When voters go to the polls Tuesday, they must decide if they are willing to spend about $40 a year on a $100,000 home for the next 25 years to build a new jail and courthouse annex in Columbia County.
If both bond referendums are approved, the county will sell about $28 million in bonds to investors to pay for the projects; $13.8 million for the courthouse annex and $14.8 million for the jail. On the referendum ballot, voters will be asked to decide on each item individually.
"If the vote is approved, then bonds will be prepared and sold to investors and the county will make payments on the principle and interest over the next 25 years," said County Administrator Steve Szeblewski. "One mill of (property) tax will be levied to pay for this over the next 25 years."
One mill would obligate a taxpayer who owns a $100,000 house to pay an additional $40 a year to pay off the principle and interest on the bonds.
"In the case of a municipal bond, the municipality is issuing the bond to borrow money on behalf of the citizens who reside in the municipality. And the bond is to be paid off by the citizens -- taxpayers -- at some future date," said Joseph Greene, professor of business at Augusta State University.
"It's very similar to going to the bank to borrow money," he said. "However, a bank would require collateral. The collateral in this case is the county's future revenues -- your tax digest -- the future ability of the taxpayers in the county to pay off the debt."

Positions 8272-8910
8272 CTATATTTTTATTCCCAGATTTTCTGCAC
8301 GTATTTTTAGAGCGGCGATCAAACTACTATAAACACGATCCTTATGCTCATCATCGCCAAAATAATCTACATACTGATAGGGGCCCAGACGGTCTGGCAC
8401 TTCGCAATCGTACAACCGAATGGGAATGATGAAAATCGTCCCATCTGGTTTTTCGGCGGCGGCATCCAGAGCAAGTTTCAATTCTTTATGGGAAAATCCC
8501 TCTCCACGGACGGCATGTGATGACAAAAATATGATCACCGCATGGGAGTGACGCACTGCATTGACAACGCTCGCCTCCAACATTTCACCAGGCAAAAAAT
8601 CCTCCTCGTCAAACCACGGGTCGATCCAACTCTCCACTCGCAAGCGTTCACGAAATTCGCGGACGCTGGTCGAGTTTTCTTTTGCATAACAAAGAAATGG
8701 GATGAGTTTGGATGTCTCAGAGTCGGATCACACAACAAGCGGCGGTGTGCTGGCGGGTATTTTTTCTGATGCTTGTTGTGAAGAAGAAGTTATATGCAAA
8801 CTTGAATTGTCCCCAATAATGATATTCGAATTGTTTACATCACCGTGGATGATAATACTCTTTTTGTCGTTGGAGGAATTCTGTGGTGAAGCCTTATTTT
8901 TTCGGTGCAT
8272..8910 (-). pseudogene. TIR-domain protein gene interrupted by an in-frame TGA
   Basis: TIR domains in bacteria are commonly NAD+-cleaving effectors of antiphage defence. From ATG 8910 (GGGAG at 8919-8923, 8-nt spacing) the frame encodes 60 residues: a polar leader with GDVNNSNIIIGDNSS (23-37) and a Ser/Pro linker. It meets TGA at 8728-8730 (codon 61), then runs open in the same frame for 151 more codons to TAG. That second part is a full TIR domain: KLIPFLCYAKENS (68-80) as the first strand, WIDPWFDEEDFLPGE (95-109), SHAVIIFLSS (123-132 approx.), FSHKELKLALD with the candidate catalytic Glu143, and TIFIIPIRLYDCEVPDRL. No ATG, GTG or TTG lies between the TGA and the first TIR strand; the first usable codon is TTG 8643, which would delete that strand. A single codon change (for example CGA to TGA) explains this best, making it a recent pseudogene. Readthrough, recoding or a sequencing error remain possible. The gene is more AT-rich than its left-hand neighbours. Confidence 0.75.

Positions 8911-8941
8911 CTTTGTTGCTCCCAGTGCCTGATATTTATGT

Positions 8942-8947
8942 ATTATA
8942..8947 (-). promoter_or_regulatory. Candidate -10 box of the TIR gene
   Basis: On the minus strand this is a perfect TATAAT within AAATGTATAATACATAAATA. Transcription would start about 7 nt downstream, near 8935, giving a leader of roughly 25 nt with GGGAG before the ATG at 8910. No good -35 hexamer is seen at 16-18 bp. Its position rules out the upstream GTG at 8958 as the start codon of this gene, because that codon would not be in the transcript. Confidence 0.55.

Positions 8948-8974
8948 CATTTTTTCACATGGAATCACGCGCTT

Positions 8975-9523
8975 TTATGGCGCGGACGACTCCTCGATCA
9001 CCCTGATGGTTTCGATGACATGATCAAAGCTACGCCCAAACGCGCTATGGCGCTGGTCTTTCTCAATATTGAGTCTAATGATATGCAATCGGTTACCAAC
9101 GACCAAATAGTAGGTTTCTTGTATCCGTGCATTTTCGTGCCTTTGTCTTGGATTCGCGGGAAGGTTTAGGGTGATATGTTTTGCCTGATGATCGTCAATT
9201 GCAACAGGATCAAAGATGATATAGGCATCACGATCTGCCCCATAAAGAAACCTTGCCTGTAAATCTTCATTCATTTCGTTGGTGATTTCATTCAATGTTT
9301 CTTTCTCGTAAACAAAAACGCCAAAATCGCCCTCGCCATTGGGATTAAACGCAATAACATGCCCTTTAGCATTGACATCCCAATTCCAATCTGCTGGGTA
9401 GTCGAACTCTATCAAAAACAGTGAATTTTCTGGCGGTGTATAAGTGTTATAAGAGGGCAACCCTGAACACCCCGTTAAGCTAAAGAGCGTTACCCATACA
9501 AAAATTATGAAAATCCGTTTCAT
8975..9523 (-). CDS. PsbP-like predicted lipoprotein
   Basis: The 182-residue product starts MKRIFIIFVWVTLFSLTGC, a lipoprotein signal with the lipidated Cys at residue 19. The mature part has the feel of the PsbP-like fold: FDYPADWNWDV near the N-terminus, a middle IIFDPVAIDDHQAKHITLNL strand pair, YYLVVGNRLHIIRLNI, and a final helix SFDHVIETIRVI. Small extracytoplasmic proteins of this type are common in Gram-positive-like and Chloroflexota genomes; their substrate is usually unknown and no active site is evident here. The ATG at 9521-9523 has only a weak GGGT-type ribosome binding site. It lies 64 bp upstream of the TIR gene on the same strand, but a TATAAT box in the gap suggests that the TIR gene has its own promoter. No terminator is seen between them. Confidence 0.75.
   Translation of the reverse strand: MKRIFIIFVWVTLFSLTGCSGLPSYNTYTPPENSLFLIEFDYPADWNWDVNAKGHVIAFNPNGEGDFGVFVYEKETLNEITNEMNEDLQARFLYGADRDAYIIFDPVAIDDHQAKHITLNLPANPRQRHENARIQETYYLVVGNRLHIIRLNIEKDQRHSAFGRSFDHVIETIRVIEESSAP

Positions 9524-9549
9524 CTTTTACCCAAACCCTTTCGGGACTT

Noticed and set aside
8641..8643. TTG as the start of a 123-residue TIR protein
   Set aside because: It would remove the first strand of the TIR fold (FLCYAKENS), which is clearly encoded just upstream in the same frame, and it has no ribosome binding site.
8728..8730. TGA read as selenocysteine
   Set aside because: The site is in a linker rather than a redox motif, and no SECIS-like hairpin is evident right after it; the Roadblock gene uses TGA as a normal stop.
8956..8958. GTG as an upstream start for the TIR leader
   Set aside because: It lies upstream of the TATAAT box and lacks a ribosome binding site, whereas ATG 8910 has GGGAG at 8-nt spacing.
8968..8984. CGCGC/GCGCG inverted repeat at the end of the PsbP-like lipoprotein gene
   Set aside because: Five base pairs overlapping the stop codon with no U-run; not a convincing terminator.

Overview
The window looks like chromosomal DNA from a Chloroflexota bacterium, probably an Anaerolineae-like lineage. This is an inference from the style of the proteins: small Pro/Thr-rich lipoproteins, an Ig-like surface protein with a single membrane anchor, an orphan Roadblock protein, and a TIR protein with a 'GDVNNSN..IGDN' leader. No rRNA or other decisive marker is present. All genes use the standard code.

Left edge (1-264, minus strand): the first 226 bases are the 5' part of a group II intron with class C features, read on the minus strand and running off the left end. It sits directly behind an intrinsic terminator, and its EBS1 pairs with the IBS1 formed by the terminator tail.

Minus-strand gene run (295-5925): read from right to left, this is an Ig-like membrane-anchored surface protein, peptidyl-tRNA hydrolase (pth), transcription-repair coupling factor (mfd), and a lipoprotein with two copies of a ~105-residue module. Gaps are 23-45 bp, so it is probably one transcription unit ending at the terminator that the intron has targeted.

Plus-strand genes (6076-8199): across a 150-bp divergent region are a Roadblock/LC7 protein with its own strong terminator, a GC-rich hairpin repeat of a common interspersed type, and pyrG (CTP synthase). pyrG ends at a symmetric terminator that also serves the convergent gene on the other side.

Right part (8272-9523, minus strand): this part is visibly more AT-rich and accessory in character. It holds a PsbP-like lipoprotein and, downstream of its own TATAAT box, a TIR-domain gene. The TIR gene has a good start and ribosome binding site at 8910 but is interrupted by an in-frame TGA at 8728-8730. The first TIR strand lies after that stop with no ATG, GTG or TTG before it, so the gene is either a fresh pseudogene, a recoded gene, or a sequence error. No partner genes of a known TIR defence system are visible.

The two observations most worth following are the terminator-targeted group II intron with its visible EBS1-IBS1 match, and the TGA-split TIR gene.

Municipal bonds, he added, are attractive to investors because they are considered safe investments and they are exempt from federal taxes.
Columbia County's general-obligation bonds would be issued in denominations of $5,000 and would earn an annual interest rate not to exceed 6.25 percent.
The first semi-annual payment of interest to the investor would be Feb. 1 and would continue through 2024. The bonds would be sold through Interstate/Johnson Lane, an Atlanta-based trading company.
If the courthouse and jail referendums pass, Columbia County officials hope construction begins by next June and be completed in about two years.
The county's judicial system currently operates out of the 150-year-old courthouse in Appling, which county officials say is inadequate to handle the case load. The existing courthouse would be maintained and Appling would remain the county seat. However, a new courthouse would be constructed for daily operations.
Voters also will decide Tuesday if they want the courthouse annex built in Appling or Evans.
The new detention center would help ease overcrowding at the jail. Today, the jail accommodates an average of 133 inmates per day, 45 more than the 88 people it was designed for.